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These Kashmiri Teenagers Have The Perfect Answer To The Social Media Ban In The Valley

First launched in 2013, KashBook was recently revived.

18/05/2017 5:08 PM IST | Updated 18/05/2017 10:23 PM IST
KashBook

Nearly three weeks after the Jammu and Kashmir government imposed a ban on 22 social media websites including Facebook, Twitter and WhatsApp in the Kashmir valley, two teenagers have developed a Facebook-like social media network to connect the locals.

KashBook, a combination of Kashmir and Facebook, was first developed by 16-year-old Zeyan Shafiq in 2013, but he decided to improve and relaunch it with his friend, 19-year-old Uzair Jan, this month after the recent ban on social media. While Jan worked on the website, Shafiq developed the Android app.

"We thought there is a lot of creativity in Kashmiri girls and boys. Why don't we put that big idea to make something new? We didn't know it would go viral," Jan, a computer science student at a Chandigarh college, told HuffPost India. "Then I saw several TV channels reporting on it."

Shafiq, who just passed his Class X exams, first met Jan on Facebook in 2013. "We are both hackers and geeks and so he asked me to help him make the website," Jan said. It took them a week to rework and relaunch the website.

Since the social media ban, locals have been using virtual private network (VPN) to circumvent the ban and access the blocked social media platforms. However, KashBook can be accessed without VPN.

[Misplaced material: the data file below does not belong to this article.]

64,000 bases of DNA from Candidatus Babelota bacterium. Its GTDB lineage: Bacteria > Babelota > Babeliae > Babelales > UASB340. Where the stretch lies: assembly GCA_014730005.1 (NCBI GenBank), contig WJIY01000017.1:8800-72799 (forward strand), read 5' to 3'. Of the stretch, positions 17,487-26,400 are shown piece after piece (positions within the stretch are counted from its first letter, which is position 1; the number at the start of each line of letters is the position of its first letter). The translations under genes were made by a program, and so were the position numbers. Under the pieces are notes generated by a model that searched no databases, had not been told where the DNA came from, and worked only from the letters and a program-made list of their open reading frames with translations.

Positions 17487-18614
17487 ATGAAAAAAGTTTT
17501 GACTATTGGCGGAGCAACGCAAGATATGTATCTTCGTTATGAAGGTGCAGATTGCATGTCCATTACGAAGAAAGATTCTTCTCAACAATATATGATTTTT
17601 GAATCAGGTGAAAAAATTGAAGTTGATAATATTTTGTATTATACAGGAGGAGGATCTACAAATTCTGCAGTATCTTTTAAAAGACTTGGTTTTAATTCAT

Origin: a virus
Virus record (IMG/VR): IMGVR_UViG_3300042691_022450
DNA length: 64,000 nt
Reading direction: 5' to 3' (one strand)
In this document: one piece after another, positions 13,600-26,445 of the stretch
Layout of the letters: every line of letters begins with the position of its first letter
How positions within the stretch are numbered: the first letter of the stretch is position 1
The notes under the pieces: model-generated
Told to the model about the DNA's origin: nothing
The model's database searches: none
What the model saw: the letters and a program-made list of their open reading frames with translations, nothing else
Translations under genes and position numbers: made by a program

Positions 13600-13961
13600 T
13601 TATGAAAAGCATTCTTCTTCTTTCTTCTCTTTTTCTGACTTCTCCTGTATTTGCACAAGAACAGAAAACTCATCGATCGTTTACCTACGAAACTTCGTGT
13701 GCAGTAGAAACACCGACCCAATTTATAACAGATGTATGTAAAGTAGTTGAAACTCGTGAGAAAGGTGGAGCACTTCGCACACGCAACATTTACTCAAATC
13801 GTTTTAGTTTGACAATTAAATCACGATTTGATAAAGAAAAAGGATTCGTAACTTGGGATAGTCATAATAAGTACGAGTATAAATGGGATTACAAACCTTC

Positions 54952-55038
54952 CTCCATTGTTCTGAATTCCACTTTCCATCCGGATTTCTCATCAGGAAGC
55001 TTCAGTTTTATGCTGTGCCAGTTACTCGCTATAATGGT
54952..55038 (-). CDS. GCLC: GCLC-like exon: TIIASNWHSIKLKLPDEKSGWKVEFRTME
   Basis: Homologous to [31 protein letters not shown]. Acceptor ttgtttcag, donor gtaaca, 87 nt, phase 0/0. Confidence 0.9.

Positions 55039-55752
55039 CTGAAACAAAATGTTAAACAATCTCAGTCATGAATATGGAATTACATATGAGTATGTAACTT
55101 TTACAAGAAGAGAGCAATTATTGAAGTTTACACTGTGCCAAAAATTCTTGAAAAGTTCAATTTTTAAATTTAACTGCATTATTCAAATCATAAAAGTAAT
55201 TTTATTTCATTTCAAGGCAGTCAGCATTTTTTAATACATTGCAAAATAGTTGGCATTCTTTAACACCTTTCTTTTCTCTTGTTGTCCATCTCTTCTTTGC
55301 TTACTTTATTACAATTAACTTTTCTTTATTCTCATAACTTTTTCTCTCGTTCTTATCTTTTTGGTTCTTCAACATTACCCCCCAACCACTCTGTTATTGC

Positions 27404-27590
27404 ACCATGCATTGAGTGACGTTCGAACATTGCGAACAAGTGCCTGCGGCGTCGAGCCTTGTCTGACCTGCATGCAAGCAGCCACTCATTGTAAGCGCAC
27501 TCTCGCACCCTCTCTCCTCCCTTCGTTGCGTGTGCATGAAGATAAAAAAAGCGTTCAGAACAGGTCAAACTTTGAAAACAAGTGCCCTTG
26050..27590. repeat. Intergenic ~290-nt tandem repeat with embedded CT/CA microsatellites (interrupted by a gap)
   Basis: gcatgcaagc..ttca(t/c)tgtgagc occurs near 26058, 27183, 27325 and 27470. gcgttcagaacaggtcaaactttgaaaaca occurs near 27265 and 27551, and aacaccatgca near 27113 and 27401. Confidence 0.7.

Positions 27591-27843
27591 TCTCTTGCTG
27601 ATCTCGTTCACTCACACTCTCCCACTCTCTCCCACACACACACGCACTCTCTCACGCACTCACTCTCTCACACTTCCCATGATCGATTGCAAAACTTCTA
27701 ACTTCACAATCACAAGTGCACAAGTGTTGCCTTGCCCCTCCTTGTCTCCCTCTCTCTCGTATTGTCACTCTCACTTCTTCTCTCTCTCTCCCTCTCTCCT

"The government has blocked access to all the social networks and they are blocking VPNs too. So, when they'll block the whole access to social media then how will people from valley stay connected with each other? KashBook is the answer to social media gag," Shafiq told Two Circles.

Jan added that a lot of people who don't know about VPN are joining the website.

KashBook

The login page of KashBook starts with a black-and-white photograph of Srinagar's Hari Singh Street, taken sometime in the early 20th century. "We wanted to show Kashmir was beautiful during the 1900s," Jan said, "no killing, no war, just peace." The app page on the Google Play Store calls it Kashmir's first social networking portal, "made with <3 in Kashmir" and by Kashmir".

The resulting media attention has also brought more members to KashBook. According to Jan, KashBook has already attracted over 4,600 members in just four days since its launch. "We even have people from Mumbai, Gujarat and Tamil Nadu joining us," Jan said.

However, their servers are having trouble coping with the sudden increase in users, as a result of which the website runs very slowly. For now, the two are busy with studies and plan to work on the website again in June.

The design and features of KashBook are clearly inspired by Facebook. Users can upload photos, share status updates, form groups and pages, and chat with each other. The website also gives users the option to communicate in Kashmiri.

Despite the media spotlight on KashBook, Jan is careful about what role it might play in the political situation in that state. The two founders have now recruited a series of moderators to work on removing "anti-national posts".

"We don't whether tomorrow we will be put in jail or get in trouble because of KashBook," Jan said. "I have deleted my Facebook and WhatsApp accounts. I haven't provided any photographs. We don't know what impact it will have on the police and the state government. ."

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